Customers top up through the PayGoZo web app using VulaCoin, a blockchain-enabled payment solution, which allows users to transfer money at no cost and to purchase data on a small scale; via internet banking; Flash, digital voucher technology that operates primarily in the informal market; through Kayamandi resellers who collect cash payments, or through corporate sponsorship (eg employers buying data for staff or promotions offering internet access in exchange for advertising).

At least 3,100 homes in Kayamandi have been connected since 1 August, with a further 1,400 expected to be covered by the end of the year as part of the pilot project. The rest of Kayamandi will be connected early next year.

Asla, EasyEquities, Liquid Intelligent Technologies, Nokia, Cambium Networks and Hexatronic are partners in the project, which is intended to be expanded to other townships in South Africa — and then across the continent.

To reach profitability, Henn said PayGoZo needs all pilot customers to sign up for at least R100 a month. They’ve already done so much better. As of Monday last week, the project had more than 10,000 unique users registered on their network and making purchases via the PayGoZo app. It has also pushed more than 25 terabytes of data through the network.

There’s a lot of ground to cover, Knott-Craig says, and no single operator will be able to do it all, which is why they are going to open-source their playbook.

“[It will] look at everything about how we achieved community buy-in to the service level agreements required for subcontractors to build at the right quantity, at the right price metric, to winner strategies to maximise uptake and revenues to make these metrics profitable to the financial models required by the banks to provide data.”

Community buy-in

None of this could have been possible without teamwork and community buy-in, says Knott-Craig, crediting chief community liaison Tinyiko “TK” Khoza for helping Isizwe navigate the township economy and win over the community.

Khoza told Daily Maverick that township residents don’t want free wi-fi. “We want to pay for good-quality internet, and fibre is the way to go.”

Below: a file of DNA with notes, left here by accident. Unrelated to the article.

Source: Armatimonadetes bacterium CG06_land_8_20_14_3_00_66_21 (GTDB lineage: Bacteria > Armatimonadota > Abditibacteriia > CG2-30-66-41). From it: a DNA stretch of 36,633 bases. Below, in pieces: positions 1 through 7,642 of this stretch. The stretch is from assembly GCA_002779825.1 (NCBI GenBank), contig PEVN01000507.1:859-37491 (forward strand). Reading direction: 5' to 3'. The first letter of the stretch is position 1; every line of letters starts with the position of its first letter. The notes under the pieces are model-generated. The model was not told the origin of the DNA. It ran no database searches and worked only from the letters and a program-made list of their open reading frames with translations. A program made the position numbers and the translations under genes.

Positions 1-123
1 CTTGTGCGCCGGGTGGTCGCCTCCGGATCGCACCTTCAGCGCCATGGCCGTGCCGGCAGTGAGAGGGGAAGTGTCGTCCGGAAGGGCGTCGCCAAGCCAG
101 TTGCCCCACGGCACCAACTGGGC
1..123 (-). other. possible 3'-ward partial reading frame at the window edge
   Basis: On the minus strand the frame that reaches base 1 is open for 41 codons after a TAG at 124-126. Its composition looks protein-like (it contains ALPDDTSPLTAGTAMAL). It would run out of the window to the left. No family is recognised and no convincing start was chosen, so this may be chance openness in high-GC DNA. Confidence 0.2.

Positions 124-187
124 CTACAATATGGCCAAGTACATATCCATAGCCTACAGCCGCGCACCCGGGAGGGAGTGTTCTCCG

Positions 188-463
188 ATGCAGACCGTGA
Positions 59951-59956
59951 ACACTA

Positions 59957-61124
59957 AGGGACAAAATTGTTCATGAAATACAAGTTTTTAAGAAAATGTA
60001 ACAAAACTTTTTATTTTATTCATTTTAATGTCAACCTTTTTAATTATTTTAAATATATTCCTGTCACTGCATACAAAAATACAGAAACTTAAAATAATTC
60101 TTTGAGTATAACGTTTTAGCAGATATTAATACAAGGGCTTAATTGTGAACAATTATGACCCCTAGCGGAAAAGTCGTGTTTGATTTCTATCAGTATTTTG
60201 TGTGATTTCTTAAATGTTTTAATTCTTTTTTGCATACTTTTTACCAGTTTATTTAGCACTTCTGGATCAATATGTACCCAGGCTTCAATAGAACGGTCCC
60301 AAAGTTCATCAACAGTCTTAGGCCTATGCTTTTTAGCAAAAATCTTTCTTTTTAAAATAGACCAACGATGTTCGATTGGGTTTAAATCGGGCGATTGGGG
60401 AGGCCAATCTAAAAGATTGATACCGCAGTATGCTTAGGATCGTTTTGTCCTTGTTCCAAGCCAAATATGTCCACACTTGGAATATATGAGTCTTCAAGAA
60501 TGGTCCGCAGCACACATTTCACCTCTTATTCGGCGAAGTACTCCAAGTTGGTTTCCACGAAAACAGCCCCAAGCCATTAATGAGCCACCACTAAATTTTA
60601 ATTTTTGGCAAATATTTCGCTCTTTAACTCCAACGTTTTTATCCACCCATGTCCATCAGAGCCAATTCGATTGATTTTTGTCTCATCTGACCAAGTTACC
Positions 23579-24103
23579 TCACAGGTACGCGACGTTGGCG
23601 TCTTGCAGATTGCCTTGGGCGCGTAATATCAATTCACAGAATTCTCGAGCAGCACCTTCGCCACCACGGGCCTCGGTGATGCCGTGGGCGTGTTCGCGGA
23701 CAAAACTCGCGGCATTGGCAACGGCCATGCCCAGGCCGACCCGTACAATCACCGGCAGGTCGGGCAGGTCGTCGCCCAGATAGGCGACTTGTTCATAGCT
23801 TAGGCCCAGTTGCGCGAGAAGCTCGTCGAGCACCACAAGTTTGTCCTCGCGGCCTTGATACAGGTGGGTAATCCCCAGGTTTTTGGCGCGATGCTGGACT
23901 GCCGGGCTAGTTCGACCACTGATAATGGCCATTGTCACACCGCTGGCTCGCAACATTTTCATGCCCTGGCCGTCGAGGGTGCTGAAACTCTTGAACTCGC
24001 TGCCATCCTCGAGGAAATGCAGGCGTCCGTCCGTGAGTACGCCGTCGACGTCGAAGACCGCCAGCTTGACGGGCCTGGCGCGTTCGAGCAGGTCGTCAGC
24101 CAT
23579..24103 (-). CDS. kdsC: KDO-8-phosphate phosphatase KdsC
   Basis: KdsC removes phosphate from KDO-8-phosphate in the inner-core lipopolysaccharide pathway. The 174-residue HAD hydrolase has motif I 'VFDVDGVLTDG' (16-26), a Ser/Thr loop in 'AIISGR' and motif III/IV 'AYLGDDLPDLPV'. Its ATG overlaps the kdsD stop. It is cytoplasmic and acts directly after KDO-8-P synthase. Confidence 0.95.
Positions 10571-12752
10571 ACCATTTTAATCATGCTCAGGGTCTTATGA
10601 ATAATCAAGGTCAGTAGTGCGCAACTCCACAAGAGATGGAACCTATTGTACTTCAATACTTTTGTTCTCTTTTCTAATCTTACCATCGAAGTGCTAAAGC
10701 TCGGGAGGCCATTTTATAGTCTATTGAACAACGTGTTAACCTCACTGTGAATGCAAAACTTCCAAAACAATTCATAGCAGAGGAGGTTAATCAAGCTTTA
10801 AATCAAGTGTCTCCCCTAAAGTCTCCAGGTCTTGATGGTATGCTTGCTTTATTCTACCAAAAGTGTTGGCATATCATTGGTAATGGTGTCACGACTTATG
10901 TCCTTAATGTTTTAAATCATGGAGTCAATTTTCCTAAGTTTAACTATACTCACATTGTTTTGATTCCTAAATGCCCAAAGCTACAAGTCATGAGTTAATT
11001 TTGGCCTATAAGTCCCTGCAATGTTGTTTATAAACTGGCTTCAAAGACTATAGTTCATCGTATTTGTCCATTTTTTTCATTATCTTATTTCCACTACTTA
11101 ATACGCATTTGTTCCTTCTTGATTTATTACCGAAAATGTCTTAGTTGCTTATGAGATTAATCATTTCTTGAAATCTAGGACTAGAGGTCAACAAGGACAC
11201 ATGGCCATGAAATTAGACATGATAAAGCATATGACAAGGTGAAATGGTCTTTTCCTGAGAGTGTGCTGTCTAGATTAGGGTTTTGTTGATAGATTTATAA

TK, who put together the community liaison programme for PayGoZo in the township, says they needed residents’ consent as protection against crime as the community would be looking after the assets. And because they had buy-in, PayGoZo didn’t need additional security. Nor did they need to market themselves: Instead, the community liaison teams approached the owners of spaza shops and containers to ask permission to paint their logos.

“I’ve never seen a company like PayGoZo, which is committed to local employment. They created jobs for 70 construction workers and 12 field agents. When the technicians go into homes, they treat homeowners with respect and professionalism.

“Every day we are inundated with calls from people, asking when we are putting fibre in their homes.”

Knott-Craig says what they have achieved in a relatively short period is unprecedented. 

“It wouldn’t have been possible without the hard work, sleepless nights, sacrifices and commitment of the PayGoZo team. In particular, James Devine, Jared Honey and Matthew Campbell.

“But the most important person over the past few months is… Richard Henn, who has proven himself to be a true leader in the South African telecoms industry, bringing together an amazing team and delivering super-fast, super-affordable prepaid fibre to thousands of Kayamandi residents, and hopefully proving to the country that there is a solution to digital apartheid.” BM/DM

Disclaimer: Alan Knott-Craig Jr is a shareholder in Daily Maverick